Models are the primary means for entering equations into Scientist. Text entered into a Scientist Model is compiled by the Scientist compiler then used to perform calculations. It is not necessary to learn complex programming syntax or constructs to create a Scientist model. The Scientist model format is straightforward. If you can write the equations that describe your system with a pencil and paper, you can create a model that will perform the desired calculations.

Create a Model
To create a new Scientist model, do the following:
Step

Select File > New > Model from the main menu. The Scientist Default Model File Template displays (Figure 6-1).

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Figure 6-1 Scientist Default Model File Template

The default model file begins with a comment line identifying the file as a Scientist Model file. The model defines T as the independent variable and X, Y and Z as the independent variables. The file also defines KA, KB and KC as parameters. You can now edit the file to create a Scientist Model that describes the system you wish to model.

The default model file does not contain Laplace Variables, Constraints, or Implicit Equations.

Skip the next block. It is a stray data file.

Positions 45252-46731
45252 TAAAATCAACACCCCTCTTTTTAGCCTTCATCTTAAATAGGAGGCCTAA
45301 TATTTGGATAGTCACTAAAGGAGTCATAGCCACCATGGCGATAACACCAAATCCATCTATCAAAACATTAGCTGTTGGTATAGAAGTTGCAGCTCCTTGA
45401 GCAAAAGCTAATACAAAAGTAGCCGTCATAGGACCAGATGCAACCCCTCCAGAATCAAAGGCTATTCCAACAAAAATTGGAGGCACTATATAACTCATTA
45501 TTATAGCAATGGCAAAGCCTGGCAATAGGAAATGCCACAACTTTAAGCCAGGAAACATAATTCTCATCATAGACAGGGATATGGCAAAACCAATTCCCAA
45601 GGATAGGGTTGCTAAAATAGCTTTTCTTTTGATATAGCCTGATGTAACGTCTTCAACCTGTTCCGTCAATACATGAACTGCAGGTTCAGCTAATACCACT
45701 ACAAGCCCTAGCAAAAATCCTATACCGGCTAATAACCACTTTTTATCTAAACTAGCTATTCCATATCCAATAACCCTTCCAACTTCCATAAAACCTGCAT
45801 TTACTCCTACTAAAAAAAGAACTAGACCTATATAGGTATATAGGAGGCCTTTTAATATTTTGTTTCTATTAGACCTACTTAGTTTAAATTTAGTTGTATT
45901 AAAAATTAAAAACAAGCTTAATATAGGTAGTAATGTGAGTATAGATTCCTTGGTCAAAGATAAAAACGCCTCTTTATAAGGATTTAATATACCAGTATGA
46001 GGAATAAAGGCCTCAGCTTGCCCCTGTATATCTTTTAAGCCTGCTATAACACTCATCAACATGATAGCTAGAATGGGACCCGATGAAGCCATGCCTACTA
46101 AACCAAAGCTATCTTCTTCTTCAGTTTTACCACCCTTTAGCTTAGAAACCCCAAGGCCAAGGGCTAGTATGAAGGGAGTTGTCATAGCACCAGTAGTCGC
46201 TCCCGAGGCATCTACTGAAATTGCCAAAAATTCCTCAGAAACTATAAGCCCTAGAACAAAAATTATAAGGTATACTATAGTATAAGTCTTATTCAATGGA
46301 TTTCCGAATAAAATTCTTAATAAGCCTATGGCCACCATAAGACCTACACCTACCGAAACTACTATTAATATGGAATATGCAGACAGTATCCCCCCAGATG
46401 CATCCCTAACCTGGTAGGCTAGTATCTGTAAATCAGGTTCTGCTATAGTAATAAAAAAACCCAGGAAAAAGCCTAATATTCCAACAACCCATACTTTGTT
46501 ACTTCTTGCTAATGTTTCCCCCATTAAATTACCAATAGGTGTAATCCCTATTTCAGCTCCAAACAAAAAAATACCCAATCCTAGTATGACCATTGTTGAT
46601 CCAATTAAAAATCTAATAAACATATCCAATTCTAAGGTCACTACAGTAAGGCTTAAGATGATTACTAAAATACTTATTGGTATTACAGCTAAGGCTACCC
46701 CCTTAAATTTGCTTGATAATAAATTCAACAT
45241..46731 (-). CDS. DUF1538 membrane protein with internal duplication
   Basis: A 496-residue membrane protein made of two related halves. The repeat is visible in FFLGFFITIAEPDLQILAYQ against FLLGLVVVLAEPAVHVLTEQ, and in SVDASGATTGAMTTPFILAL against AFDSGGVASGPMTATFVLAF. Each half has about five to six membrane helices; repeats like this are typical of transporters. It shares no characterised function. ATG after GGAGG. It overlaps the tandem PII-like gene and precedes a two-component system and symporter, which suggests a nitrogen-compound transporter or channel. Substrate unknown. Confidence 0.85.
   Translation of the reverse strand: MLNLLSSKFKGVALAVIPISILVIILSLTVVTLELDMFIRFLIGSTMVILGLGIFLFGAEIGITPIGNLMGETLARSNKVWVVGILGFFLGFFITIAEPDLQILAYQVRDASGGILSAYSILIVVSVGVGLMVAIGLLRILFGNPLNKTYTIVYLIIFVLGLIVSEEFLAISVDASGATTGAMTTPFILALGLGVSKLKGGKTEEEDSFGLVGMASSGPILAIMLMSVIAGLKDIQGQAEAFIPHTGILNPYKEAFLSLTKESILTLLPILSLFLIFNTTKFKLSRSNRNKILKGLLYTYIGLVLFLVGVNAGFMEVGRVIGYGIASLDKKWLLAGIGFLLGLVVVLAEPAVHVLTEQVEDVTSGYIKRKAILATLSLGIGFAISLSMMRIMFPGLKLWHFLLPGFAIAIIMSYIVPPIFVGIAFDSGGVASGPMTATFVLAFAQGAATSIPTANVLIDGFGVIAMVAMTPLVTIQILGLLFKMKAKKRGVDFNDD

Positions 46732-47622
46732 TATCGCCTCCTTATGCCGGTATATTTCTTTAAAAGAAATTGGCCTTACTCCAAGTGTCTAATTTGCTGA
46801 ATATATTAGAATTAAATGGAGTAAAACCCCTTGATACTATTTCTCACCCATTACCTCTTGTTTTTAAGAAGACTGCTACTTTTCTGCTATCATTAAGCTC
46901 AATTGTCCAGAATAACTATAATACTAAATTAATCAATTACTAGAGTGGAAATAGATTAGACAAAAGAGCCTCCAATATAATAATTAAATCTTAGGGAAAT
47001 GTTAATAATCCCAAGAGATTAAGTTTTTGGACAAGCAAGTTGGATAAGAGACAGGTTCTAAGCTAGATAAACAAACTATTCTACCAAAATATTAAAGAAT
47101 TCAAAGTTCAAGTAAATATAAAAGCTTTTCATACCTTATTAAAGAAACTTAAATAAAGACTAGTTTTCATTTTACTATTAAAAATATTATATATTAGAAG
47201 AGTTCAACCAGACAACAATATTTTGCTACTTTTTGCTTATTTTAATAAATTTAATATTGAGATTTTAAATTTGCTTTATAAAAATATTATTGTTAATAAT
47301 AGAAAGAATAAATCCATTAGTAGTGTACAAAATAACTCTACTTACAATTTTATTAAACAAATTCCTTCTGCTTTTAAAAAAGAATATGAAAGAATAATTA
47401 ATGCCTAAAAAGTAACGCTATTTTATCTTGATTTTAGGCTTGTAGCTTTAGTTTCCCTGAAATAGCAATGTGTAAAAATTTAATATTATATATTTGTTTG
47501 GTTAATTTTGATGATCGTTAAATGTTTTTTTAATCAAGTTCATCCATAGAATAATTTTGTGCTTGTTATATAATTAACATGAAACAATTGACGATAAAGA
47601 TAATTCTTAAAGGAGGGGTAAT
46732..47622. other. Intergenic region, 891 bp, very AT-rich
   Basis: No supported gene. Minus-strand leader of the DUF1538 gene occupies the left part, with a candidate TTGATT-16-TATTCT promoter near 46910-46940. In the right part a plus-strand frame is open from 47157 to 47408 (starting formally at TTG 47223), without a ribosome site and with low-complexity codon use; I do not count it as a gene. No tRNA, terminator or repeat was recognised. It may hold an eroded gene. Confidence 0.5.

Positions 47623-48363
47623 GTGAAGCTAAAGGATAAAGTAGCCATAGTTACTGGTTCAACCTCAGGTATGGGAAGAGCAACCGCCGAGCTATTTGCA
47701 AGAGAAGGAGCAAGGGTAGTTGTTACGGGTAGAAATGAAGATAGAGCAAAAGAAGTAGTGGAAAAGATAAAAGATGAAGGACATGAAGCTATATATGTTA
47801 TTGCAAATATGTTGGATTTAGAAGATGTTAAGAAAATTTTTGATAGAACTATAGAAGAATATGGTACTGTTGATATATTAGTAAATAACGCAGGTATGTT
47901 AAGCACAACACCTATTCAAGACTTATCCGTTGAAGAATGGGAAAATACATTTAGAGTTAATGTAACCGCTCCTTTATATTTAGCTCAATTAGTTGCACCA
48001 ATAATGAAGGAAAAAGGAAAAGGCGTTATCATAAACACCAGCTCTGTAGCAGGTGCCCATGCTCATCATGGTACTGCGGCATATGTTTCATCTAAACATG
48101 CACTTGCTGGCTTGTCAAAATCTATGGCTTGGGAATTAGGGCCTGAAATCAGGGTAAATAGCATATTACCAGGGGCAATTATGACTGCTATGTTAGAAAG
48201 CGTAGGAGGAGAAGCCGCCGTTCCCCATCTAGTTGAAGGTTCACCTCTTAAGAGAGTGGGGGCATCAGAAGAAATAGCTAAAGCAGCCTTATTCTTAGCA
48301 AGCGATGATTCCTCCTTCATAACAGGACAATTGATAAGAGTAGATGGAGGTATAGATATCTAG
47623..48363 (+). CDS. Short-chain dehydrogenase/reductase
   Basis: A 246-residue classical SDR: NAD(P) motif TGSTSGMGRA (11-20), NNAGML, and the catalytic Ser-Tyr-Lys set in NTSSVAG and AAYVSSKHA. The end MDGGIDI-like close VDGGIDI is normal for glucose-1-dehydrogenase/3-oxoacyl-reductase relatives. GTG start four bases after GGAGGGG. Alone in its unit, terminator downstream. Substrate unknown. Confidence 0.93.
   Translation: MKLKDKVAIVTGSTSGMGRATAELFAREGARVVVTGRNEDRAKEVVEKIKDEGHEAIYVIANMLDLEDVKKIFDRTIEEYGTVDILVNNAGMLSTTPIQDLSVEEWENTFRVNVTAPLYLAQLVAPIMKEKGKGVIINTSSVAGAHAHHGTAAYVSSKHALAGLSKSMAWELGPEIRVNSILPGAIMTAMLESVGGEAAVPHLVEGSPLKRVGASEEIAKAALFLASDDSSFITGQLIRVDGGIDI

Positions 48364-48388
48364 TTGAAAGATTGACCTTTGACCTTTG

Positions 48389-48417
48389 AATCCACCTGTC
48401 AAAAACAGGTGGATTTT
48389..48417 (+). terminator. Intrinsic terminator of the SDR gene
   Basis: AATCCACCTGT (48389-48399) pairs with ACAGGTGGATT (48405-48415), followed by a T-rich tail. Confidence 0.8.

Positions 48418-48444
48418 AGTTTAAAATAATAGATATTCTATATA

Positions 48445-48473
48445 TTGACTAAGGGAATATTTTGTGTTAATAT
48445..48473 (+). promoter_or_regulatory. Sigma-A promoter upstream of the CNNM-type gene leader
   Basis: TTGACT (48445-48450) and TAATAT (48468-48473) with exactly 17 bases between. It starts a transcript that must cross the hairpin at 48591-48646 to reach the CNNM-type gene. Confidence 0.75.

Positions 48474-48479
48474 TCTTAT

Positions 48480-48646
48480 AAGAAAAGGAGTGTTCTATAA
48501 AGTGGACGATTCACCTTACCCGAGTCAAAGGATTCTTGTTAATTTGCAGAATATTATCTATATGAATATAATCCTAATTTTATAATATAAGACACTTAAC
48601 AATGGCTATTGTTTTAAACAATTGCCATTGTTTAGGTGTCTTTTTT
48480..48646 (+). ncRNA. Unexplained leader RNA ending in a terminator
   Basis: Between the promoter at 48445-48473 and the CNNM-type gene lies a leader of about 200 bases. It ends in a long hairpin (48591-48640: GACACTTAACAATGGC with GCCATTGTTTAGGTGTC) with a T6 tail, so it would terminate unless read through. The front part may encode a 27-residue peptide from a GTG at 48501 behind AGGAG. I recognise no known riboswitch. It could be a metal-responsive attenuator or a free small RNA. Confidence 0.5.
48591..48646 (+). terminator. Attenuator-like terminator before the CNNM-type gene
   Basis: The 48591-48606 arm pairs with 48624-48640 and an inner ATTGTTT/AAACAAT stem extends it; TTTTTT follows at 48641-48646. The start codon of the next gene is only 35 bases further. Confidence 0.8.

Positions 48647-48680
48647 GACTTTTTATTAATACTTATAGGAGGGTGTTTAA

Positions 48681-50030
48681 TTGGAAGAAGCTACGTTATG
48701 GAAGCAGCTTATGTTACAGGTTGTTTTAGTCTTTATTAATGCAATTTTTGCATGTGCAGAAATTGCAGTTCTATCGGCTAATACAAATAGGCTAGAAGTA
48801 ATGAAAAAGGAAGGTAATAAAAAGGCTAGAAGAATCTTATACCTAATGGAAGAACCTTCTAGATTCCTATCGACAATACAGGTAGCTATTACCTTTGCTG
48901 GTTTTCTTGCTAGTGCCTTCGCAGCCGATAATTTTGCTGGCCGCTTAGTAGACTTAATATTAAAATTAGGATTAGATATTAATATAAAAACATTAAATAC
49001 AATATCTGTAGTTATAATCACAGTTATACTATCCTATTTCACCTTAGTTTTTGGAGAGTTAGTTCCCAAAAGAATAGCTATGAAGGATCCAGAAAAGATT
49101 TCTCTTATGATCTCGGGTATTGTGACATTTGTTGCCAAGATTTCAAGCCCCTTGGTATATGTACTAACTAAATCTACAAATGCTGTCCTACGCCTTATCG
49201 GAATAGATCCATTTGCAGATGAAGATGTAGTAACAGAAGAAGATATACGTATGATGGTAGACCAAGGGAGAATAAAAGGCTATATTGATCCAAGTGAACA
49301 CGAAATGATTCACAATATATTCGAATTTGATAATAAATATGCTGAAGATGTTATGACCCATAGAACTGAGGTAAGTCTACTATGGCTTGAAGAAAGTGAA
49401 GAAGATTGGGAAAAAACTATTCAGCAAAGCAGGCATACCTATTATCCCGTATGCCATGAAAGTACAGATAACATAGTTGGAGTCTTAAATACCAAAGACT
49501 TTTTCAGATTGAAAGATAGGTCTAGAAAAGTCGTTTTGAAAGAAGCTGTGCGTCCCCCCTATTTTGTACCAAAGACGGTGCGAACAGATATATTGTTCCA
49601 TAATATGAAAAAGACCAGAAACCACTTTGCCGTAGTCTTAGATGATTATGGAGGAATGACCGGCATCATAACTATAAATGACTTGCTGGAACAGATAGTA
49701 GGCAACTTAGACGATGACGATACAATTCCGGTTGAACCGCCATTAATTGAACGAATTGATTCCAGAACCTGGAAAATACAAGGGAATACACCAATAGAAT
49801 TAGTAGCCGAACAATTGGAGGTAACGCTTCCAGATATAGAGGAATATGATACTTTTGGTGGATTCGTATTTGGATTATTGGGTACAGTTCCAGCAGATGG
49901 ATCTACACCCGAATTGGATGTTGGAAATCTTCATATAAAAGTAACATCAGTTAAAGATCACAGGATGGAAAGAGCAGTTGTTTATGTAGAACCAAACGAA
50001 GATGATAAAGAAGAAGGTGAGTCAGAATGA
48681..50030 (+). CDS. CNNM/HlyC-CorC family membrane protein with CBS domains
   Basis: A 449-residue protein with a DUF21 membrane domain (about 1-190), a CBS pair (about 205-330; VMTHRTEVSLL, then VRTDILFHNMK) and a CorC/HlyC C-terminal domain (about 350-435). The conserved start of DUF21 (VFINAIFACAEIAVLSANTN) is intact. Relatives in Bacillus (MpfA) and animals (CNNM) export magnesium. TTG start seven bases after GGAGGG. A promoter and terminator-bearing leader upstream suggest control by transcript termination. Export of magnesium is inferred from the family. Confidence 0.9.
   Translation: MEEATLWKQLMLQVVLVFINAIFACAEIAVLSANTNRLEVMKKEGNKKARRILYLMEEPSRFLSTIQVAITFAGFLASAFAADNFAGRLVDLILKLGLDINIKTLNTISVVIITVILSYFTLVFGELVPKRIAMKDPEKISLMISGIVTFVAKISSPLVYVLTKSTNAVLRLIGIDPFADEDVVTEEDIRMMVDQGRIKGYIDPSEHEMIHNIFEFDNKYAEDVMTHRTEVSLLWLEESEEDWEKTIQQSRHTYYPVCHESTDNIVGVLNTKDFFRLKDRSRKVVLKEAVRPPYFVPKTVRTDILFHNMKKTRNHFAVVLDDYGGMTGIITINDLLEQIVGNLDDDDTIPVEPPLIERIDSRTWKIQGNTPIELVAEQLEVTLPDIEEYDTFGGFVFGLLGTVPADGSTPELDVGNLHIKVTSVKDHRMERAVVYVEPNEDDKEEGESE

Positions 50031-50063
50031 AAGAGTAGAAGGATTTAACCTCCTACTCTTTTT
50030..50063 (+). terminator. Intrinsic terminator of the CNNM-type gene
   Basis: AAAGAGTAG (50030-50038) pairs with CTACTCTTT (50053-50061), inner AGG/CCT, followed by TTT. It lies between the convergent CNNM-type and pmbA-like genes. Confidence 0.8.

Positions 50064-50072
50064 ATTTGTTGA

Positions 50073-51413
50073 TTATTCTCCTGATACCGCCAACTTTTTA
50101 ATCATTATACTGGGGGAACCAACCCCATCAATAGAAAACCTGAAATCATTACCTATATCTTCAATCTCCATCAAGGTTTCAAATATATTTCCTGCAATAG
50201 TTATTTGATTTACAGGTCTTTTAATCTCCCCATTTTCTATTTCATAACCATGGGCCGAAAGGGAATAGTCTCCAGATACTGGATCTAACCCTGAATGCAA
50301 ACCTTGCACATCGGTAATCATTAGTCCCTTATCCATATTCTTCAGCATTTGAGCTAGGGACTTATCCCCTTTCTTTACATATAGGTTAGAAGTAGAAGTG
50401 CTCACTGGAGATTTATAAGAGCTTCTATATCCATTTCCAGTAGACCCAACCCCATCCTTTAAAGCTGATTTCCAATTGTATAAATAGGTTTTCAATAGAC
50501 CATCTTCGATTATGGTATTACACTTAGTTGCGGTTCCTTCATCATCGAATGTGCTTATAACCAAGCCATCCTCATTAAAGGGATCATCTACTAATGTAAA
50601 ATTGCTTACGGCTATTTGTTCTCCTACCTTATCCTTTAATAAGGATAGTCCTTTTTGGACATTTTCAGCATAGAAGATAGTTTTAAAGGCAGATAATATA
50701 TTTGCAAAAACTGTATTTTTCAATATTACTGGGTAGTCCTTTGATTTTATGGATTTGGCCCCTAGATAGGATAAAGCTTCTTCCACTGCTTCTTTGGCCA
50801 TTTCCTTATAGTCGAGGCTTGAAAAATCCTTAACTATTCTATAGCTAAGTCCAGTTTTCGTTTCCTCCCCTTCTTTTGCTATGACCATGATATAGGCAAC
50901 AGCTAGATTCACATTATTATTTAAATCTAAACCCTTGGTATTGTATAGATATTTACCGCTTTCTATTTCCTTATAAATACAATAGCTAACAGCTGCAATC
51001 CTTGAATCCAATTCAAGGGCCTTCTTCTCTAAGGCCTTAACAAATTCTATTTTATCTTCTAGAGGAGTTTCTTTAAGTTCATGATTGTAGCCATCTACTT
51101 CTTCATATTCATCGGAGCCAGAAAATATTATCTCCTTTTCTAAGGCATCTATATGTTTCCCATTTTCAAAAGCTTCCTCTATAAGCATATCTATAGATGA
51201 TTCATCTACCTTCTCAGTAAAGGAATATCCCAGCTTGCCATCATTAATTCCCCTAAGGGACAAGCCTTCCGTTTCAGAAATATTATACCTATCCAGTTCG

NOTE

Model Format
Model files must be in a format that can be parsed by the Scientist compiler. In general, the format is (in order) Independent Variables, Laplace Variables, Dependent Variables, Parameters, Equations, Initial Conditions and Parameter Values, and Constraints.

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Comments
Comments can be added to an equation file by preceding the comment line with two slashes, //. For example:
//This is a comment line; the text //here is not read by the equation //compiler.

Comments must be placed on a separate line from equations and other required elements.

Independent Variables
Independent variables are those variables in a set of equations that are not constant and do not depend on any of the other variables. They are used to determine the range of calculations. The declaration of independent variables is preceded by the key word 'IndVars:'. The : (colon) symbol is important here. For example:
IndVars: T, X

This example declares T and X to be independent variables, probably for a calculation that has both time and space dependence (as is often the case in diffusion problems). Independent variable names may be separated by commas, spaces, or both. The independent variable declaration in an equation file must be the first line that is not a comment line.

Laplace Variables
Laplace variables are the variables in the Laplace domain that are equivalent to the time variable in the normal equation domain. They are declared separately from the independent variables so that the model parser can recognize Laplace domain equations and work with them appropriately. The declaration of Laplace variables is preceded by the key word 'LaplaceVars:'. As in the case of the independent variable declaration, the colon is required. Example:
LaplaceVars: S

In this example, S is the typical name for the Laplace variable. More than one Laplace variable can be defined to allow several Laplace transform equations to be separately inverted. The Laplace variable declaration must be entered immediately below the independent variables declaration and immediately prior to the dependent variables